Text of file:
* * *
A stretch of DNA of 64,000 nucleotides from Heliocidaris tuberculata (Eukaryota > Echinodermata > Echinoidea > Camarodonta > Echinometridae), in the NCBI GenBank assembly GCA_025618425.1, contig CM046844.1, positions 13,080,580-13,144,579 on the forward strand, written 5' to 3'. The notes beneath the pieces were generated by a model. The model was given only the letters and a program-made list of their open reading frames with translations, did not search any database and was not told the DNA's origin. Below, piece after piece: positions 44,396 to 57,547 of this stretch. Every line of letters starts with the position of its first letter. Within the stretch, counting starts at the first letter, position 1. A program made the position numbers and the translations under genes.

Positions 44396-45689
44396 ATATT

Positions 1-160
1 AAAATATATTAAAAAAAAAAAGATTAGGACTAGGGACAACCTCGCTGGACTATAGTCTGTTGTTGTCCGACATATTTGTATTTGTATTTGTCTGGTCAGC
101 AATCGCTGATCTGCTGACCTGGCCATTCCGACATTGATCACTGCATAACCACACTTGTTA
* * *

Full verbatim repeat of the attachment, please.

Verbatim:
A stretch of DNA of 64,000 nucleotides from Heliocidaris tuberculata (Eukaryota > Echinodermata > Echinoidea > Camarodonta > Echinometridae), in the NCBI GenBank assembly GCA_025618425.1, contig CM046844.1, positions 13,080,580-13,144,579 on the forward strand, written 5' to 3'. The notes beneath the pieces were generated by a model. The model was given only the letters and a program-made list of their open reading frames with translations, did not search any database and was not told the DNA's origin. Below, piece after piece: positions 44,396 to 57,547 of this stretch. Every line of letters starts with the position of its first letter. Within the stretch, counting starts at the first letter, position 1. A program made the position numbers and the translations under genes.

Positions 44396-45689
44396 ATATT

Positions 1-160
1 AAAATATATTAAAAAAAAAAAGATTAGGACTAGGGACAACCTCGCTGGACTATAGTCTGTTGTTGTCCGACATATTTGTATTTGTATTTGTCTGGTCAGC
101 AATCGCTGATCTGCTGACCTGGCCATTCCGACATTGATCACTGCATAACCACACTTGTTA